Nancy Shute

More than half of people say they've suffered lower back pain in the past year, according to the latest NPR-Truven Health Analytics Health Poll.

That's not a surprise; low back pain is very common, and one of the biggest reasons that people seek medical care. But people told us that they're making very different choices in how they treat that pain, with some stark differences among age groups and income levels.

Getting the flu while pregnant doesn't appear to increase the child's risk of being diagnosed with autism later on, a study finds, and neither does getting a flu shot while pregnant.

Erik Vance didn't go to a doctor until he was 18; he grew up in California in a family that practiced Christian Science. "For the first half of my life, I never questioned the power of God to heal me," Vance writes in his new book, Suggestible You: Placebos, False Memories, Hypnosis, and the Power of Your Astonishing Brain.

Not so very long ago, colonoscopy was the gold standard for colon cancer screening. But times are a-changing. Last month when I went in for a checkup, my primary care doctor handed me a FIT test, a colon cancer test you can do at home without the unpleasantness and risk that turn people off to colonoscopy.

The FIT test, or fecal immunochemical blood test, is a newer and more accurate way to test for blood in stool, which can be a symptom of colon cancer.

Women are less likely to die of breast cancer than they were a decade ago, but not all women are benefiting from that trend.

White women saw more of a drop in death rates than black women — 1.9 percent a year from 2010 to 2014, compared to a 1.5 percent decrease for black women, according to a report published Thursday by the Centers for Disease Control and Prevention.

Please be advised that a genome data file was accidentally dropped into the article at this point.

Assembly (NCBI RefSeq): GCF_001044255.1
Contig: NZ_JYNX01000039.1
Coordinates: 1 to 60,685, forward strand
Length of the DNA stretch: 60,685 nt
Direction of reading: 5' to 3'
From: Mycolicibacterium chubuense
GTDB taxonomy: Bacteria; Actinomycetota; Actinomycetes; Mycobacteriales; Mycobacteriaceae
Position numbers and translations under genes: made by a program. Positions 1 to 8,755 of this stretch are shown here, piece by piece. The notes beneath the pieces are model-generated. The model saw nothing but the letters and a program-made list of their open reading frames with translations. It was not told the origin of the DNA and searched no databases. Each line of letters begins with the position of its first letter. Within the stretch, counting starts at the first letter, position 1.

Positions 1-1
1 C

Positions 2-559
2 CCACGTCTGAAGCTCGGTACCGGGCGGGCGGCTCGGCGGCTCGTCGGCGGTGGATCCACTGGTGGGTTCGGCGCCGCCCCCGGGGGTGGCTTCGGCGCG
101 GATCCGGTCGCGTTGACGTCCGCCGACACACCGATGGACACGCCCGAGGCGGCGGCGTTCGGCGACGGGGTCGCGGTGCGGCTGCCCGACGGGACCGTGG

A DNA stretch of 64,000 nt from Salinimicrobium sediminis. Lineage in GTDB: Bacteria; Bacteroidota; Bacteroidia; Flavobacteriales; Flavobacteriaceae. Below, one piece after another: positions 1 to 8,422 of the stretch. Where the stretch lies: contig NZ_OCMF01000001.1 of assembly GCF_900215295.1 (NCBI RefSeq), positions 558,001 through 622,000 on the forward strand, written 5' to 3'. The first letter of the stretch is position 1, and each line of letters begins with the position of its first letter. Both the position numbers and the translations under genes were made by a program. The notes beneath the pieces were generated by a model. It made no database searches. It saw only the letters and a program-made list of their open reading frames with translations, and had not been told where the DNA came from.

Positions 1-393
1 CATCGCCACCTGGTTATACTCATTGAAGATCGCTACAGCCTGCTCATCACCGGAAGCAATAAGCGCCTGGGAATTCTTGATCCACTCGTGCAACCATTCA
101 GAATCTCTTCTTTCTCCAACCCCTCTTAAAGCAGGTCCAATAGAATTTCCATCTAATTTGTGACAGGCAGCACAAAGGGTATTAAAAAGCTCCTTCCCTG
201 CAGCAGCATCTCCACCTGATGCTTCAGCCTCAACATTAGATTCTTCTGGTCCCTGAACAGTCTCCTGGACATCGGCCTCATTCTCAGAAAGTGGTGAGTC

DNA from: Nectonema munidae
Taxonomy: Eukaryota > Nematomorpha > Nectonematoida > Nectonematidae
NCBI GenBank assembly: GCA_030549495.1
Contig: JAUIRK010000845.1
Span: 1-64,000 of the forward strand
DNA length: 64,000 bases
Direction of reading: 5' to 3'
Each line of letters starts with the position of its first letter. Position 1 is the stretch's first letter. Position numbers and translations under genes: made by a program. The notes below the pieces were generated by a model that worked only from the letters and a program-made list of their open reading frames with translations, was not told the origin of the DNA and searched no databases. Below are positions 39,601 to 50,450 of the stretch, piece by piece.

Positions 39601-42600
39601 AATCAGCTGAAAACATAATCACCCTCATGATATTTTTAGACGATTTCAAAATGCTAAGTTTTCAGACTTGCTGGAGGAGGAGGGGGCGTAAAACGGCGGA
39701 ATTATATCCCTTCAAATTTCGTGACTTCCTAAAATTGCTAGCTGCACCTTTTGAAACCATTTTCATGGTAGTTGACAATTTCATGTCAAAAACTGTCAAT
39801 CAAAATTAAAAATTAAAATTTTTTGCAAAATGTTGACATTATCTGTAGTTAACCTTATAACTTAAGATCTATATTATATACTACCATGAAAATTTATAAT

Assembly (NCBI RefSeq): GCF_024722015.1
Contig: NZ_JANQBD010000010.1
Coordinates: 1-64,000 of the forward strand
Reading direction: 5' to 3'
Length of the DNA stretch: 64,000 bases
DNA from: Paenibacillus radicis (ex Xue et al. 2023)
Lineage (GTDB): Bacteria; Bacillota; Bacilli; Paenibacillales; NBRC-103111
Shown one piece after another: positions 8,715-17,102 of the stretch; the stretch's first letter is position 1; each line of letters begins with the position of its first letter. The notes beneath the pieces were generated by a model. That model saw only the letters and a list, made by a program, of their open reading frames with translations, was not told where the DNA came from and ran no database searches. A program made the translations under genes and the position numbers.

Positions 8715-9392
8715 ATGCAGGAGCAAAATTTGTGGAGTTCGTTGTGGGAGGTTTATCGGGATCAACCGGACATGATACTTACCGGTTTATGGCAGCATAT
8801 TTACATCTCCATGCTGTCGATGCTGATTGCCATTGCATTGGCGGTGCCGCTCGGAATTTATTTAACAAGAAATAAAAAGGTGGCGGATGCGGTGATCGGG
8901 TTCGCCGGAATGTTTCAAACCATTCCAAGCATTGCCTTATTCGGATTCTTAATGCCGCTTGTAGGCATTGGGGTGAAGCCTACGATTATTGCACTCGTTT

Women had a lot to say about what works — and what doesn't — for treating morning sickness, after we ran a post summarizing the evidence for home remedies and over-the-counter meds.

NPR's Facebook feed lit up with comments from women saying that ginger, acupressure and other home remedies, which were recommended for mild symptoms in a medical journal article published Tuesday, did nothing to tame their nausea and vomiting.

Many people struggling with opioid addiction can't find a doctor to provide medication-assisted treatment, even though it's highly effective. One reason could be that doctors who are qualified to prescribe the medication typically treat just a handful of patients.

Saline nose spray is becoming increasingly popular as a treatment for allergies and sinus problems. And a study suggests the cheap, simple solution helps with severe nosebleeds, too.

Two studies published Tuesday in JAMA, the journal of the American Medical Association, used saline nose spray as a control when testing medications to treat severe nosebleeds caused by a rare genetic condition.

A body mass index under 25 is deemed normal and healthy, and a higher BMI that's "overweight" or "obese" is not. But that might be changing, at least when it comes to risk of death.

The body mass index, or BMI, associated with the lowest risk of death has increased since the 1970s, a study finds, from 23.7, in the "normal" weight category, to 27, which is deemed "overweight."

Immunotherapy tablets are starting to edge out shots as a treatment for allergies. And it looks like the pills can help reduce the frequency of asthma attacks, too.

Scientists reported Tuesday that immunotherapy tablets for dust mite allergy reduced the risk of an attack in people with moderate to severe asthma. The results were published in JAMA, the journal of the American Medical Association.

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